A Task Force was commissioned jointly by the European Academy of Allergy and Clinical Immunology (EAACI) and the Respiratory Effectiveness Group (REG) to develop a quality assessment tool for real-life observational research to identify high-quality real-life asthma studies that could be considered within future guideline development. The resulting REal Life EVidence AssessmeNt Tool (RELEVANT) was achieved through an extensive analysis of existing initiatives in this area. The first version was piloted among 9 raters across 6 articles; the revised, interim, version underwent extensive testing by 22 reviewers from the EAACI membership and REG collaborator group, leading to further revisions and tool finalisation. RELEVANT was validated through an analysis of real-life effectiveness studies identified via systematic review of Medline and Embase databases and relating to topics for which real-life studies may offer valuable evidence complementary to that from randomised controlled trials. The topics were selected through a vote among Task Force members and related to the influence of adherence, smoking, inhaler device and particle size on asthma treatment effectiveness. Although highlighting a general lack of high-quality real-life effectiveness observational research on these clinically important topics, the analysis provided insights into how identified observational studies might inform asthma guidelines developers and clinicians. Overall, RELEVANT appeared reliable and easy to use by expert reviewers. Using such quality appraisal tools is mandatory to assess whether specific observational real-life effectiveness studies can be used to inform guideline development and/or decision-making in clinical practice.
Gayle A, Axson E, Bloom C, et al., 2019, Changing causes of death for chronic respiratory disease patients in England, 2005-2015, Thorax, ISSN: 1468-3296
Background Chronic respiratory diseases (CRD) are common, are increasing in prevalence, and cause significant morbidity and mortality worldwide. However, we have limited knowledge on causes of death of patients with CRD in the general population.Objective We evaluated mortality rates and causes of death over time in patients with CRD.Methods We used linked primary care and mortality data to determine mortality rates and the most common causes of death in people with CRD (including asthma, bronchiectasis, COPD and interstitial lung diseases (ILD)) during 2005–2015 in England.Results We identified 558 888 patients with CRD (451 830 asthma, 137 709 COPD, 19 374 bronchiectasis, 10 745 ILD). The age-standardised mortality rate of patients with CRD was 1607 per 100 000 persons (asthma=856, COPD=1503, ILD=2609, bronchiectasis=1463). CRD mortality was overall 54% higher than the general population. A third of patients with CRD died from respiratory-related causes. Respiratory-related mortality was constant, while cardiovascular-related mortality decreased significantly over time. COPD accounted for the majority of respiratory-related deaths (66% overall) in all patient groups except ILD.Conclusions Patients with CRD continue to experience substantial morbidity and mortality due to respiratory diseases. Disease-modifying intervention strategies are needed to improve outcomes for patients with CRD.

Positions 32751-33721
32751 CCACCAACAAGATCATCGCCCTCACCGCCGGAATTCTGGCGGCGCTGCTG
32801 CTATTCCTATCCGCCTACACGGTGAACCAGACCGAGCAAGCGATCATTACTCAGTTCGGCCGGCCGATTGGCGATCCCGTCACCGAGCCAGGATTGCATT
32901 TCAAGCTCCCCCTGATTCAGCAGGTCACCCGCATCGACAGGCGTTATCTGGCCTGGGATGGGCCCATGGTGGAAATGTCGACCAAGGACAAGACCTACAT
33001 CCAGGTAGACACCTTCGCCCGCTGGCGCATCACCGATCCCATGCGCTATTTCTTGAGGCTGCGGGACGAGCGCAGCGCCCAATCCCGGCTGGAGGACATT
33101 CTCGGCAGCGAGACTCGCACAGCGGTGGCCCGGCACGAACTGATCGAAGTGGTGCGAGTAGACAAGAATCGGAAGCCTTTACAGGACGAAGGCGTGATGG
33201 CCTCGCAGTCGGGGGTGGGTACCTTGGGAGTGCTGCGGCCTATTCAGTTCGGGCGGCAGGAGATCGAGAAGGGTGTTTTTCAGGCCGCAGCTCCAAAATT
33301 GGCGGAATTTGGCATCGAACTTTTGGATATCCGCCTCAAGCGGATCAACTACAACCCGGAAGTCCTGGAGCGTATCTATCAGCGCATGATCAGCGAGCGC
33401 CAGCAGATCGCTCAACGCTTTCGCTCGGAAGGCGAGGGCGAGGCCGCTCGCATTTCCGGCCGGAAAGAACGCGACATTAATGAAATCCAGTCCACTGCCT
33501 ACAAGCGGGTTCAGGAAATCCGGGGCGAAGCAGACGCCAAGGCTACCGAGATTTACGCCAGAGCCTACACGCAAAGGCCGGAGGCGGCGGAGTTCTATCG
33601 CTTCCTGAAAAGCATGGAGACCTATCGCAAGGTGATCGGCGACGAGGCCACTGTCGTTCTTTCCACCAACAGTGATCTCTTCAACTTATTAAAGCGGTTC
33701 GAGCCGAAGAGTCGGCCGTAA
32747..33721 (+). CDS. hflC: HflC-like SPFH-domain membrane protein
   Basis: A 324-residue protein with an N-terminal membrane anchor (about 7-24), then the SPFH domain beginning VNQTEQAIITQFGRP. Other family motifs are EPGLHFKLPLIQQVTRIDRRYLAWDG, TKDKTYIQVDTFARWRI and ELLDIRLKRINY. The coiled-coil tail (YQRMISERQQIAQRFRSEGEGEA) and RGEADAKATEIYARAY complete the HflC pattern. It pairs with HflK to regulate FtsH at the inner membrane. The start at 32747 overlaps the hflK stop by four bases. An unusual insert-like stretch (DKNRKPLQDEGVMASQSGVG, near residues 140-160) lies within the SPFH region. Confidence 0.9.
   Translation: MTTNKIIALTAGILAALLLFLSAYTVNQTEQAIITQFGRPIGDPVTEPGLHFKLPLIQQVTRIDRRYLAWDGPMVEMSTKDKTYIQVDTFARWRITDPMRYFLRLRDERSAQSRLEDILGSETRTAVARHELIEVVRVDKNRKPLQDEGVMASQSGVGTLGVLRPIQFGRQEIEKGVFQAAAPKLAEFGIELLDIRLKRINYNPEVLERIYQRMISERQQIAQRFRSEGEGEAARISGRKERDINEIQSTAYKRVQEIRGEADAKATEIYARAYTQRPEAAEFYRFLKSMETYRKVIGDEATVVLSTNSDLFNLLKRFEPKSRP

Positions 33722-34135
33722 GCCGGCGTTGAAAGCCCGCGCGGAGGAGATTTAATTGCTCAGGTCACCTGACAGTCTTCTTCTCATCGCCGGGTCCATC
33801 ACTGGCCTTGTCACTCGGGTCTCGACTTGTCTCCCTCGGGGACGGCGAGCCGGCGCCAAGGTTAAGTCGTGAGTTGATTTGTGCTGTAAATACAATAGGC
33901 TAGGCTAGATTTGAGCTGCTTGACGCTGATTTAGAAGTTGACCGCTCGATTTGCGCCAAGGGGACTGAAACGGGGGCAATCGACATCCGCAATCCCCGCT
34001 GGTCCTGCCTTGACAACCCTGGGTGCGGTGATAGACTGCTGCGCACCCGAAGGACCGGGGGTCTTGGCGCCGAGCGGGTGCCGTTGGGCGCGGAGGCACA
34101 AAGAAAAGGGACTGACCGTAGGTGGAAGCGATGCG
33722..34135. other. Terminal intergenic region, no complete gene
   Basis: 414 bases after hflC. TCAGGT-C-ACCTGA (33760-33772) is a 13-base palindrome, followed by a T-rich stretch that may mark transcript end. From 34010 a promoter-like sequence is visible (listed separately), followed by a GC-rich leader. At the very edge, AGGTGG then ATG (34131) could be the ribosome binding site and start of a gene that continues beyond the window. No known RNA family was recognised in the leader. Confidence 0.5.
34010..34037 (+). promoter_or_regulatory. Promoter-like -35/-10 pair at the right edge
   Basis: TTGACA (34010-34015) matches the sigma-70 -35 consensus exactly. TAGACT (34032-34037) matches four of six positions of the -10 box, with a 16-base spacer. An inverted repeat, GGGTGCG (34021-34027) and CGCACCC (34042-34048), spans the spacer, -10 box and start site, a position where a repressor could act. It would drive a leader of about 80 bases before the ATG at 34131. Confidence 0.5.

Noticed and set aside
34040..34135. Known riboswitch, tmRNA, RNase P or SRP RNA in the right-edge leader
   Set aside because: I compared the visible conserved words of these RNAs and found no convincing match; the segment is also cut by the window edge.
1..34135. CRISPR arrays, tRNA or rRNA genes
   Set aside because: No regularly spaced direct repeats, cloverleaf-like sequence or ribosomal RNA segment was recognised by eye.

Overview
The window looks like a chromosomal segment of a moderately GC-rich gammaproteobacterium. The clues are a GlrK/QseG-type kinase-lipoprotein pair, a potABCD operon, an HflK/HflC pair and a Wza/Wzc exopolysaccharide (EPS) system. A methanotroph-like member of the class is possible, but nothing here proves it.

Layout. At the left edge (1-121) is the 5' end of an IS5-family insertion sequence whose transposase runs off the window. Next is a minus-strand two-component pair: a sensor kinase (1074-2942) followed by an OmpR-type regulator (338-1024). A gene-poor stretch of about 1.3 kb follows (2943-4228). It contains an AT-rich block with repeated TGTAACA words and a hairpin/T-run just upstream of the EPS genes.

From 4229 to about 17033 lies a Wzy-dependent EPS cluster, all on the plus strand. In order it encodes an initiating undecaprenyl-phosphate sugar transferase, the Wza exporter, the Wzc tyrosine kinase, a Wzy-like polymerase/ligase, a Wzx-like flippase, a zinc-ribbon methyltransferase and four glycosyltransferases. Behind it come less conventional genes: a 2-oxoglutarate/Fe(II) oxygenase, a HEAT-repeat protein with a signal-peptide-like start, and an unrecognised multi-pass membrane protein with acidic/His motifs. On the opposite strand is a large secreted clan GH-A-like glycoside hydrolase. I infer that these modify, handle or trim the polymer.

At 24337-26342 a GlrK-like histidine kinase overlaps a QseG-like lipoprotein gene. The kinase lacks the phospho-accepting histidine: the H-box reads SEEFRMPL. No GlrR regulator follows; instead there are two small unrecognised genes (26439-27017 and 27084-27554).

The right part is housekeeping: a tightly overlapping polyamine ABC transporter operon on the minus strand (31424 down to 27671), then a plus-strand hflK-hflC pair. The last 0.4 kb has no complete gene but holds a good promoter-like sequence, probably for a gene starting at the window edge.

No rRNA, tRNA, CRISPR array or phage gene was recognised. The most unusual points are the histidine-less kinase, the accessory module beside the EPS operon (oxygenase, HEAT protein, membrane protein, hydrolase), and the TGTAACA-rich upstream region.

Lewis A, Dullaghan D, Townes H, et al., An observational cohort study of exercise and education for people with Chronic Obstructive Pulmonary Disease not meeting criteria for formal Pulmonary Rehabilitation Programmes, Chronic Respiratory Disease, ISSN: 1479-9723
Objectives:Chronic Obstructive Pulmonary Disease (COPD) is a major cause of morbidity and mortality. Pulmonary Rehabilitation (PR) is offered to patients with functional breathlessness. However, access to PR is limited. The objective of this study was to evaluate whether a four week education and exercise programme offered to COPD patients with Medical Research Council (MRC) dyspnoea 1-2 improves disease self-management. Methods:Patients were recruited by their GP to attend four weekly, two- hour sessions provided by a multidisciplinary team. Patients completed outcome measures before and after the programme.Results:Forty two patients entered The programme and 26 out of 42 (61.9%) completed all sessions. The Bristol COPD Knowledge Questionnaire and Patient Activation Measure improved (both p≤0.001). Disease burden was not reduced according to the COPD Assessment Test. All patients accepted a referral for ongoing exercise. Fourteen current smokers (81.3%) accepted a referral for smoking cessation, 3 patients with anxiety or depression (37.5%) accepted a psychological therapies referral.Discussion:The programme improved COPD disease knowledge, patient activation and stimulated referrals to further services supporting disease management. Randomised controlled trials are warranted for similar interventions for COPD patients with early stage disease.
Bloom CI, Elkin SL, Quint JK, 2019, Changes in COPD inhaler prescriptions in the United Kingdom, 2000 to 2016, INTERNATIONAL JOURNAL OF CHRONIC OBSTRUCTIVE PULMONARY DISEASE, Vol: 14, Pages: 279-287, ISSN: 1178-2005